Making Time for Your Priorities

“Your big opportunity may be right where you are now.” – Napoleon Hill

Week Twenty Seven

In weeks 13 and 14, you went deep examining your core needs and values. In the last few weeks you have discovered how you actually use your time. Use what you learned about your priorities and take some time to compare how they are actually showing up in your daily routine.

1) How much alignment is there between what you want to do and what you actually do with your time? About how much time do you spend on obligations – things that appear to be your responsibility?

2) How you feel about the way the time is spent is a clue to whether a shift would support you. Which ways that you spend your time do you feel negatively about? Which need or value are you neglecting? Which ones bring positive emotions? Which need or value are you honoring?

3) What do you do to get priorities that you do not really enjoy done? What can you do to change how you experience them? What can you do to prevent them from piling up?

4) How would you spend your time if the choice was yours alone and you had total control? What can you do to bring more of your activities in line with what you value?

5) Which places have you identified where time is available to transfer or provide a reserve if needed?

6) What form could your short respites take? How could these opportunities to rest or think actually make you more productive? How would this reserve be evident in different areas of your life? (e.g. your work, the management of your finances, your well-being, your relationships, your physical environment and your personal growth).

When you’ve designed your life to meet your needs and be aligned with your values, the possibility for fulfillment is maximized. This translates as expressing your needs and values through your choices and behaviors on a daily basis. This is not something you save for weekends or vacations. Doing so will open up your creativity and bring immense satisfaction and well-being.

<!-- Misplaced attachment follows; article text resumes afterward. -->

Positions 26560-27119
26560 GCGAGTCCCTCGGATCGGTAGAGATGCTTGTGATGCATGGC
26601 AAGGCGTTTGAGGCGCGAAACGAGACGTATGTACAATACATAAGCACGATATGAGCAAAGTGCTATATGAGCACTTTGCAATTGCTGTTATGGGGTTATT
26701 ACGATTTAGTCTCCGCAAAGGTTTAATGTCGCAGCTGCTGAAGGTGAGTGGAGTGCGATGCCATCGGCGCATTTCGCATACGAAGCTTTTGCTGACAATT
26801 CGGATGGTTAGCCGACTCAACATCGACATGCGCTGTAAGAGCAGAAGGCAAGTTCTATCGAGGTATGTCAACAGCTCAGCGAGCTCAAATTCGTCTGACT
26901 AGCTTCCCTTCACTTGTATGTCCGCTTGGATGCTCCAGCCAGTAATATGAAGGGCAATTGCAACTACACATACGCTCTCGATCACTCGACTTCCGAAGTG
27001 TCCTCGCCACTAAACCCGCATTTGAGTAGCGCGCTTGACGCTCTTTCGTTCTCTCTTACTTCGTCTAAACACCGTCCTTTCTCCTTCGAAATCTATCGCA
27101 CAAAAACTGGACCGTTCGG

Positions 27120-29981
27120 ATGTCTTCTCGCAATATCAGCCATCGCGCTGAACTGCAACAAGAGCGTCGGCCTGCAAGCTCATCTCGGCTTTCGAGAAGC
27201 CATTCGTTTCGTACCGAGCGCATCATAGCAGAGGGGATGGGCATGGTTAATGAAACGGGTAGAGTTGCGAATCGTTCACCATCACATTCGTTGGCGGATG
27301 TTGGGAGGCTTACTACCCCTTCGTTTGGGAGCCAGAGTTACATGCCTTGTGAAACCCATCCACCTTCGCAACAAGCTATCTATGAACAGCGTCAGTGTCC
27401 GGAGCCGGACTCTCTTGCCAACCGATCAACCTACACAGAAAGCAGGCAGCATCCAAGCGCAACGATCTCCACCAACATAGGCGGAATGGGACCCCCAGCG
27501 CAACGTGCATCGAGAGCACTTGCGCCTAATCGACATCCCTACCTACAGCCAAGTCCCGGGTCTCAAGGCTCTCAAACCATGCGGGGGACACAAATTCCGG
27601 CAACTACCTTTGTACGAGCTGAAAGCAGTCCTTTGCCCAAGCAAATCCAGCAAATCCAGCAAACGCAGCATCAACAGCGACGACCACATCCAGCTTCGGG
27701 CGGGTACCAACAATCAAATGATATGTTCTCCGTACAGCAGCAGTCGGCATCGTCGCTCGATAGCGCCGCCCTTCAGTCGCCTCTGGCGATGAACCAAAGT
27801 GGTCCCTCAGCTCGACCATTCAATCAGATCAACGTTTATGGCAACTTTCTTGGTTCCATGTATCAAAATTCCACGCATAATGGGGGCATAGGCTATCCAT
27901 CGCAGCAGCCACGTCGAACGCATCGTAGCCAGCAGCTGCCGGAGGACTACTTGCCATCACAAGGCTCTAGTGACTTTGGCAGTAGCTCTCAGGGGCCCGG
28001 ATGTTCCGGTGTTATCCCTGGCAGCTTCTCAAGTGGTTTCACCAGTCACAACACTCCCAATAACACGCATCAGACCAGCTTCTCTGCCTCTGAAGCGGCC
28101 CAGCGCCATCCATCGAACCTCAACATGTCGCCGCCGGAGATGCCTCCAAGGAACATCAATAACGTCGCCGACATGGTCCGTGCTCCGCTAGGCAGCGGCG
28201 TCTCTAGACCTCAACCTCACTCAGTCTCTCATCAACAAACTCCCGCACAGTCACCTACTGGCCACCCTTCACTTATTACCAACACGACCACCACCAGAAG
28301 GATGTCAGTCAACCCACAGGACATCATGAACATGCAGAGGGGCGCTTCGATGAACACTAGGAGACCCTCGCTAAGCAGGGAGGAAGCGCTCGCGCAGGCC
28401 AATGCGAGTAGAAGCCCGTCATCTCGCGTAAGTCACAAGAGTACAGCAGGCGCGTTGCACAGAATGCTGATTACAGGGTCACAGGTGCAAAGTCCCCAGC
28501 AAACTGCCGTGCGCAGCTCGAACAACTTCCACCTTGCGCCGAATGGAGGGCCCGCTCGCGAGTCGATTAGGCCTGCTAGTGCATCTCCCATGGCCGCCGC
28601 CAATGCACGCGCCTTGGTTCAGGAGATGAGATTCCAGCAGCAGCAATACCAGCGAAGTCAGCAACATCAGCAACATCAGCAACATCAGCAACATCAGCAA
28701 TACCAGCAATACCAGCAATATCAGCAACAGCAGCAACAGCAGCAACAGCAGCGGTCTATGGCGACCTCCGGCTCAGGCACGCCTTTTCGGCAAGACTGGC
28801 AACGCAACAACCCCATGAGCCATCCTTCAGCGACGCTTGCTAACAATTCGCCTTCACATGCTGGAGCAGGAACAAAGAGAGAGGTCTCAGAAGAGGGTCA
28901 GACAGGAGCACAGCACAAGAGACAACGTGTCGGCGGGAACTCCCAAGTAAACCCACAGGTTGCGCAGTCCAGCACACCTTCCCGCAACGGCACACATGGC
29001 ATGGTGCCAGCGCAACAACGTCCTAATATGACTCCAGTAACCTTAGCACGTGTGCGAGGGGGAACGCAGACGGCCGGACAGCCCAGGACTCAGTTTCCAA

In answering these questions, you will have revealed whether the way you spend your time is in line with your priorities. It allows you to take an objective look at the activities you are engaged in and examine whether you want to continue with the activity, what you think about it, and how you choose to feel about it. When you operate from this place of choice you can establish firmer time boundaries and when you commit to something because you see the benefit you can choose to do so wholeheartedly and take pleasure from it.
This fine grained analysis assists with identifying the smallest possible steps you can take to be in greater integrity. The advantage of doing this is that it becomes achievable. You are not overwhelmed by how far you have to go, but can focus instead on taking one step at a time and just what is needed to begin from your current point.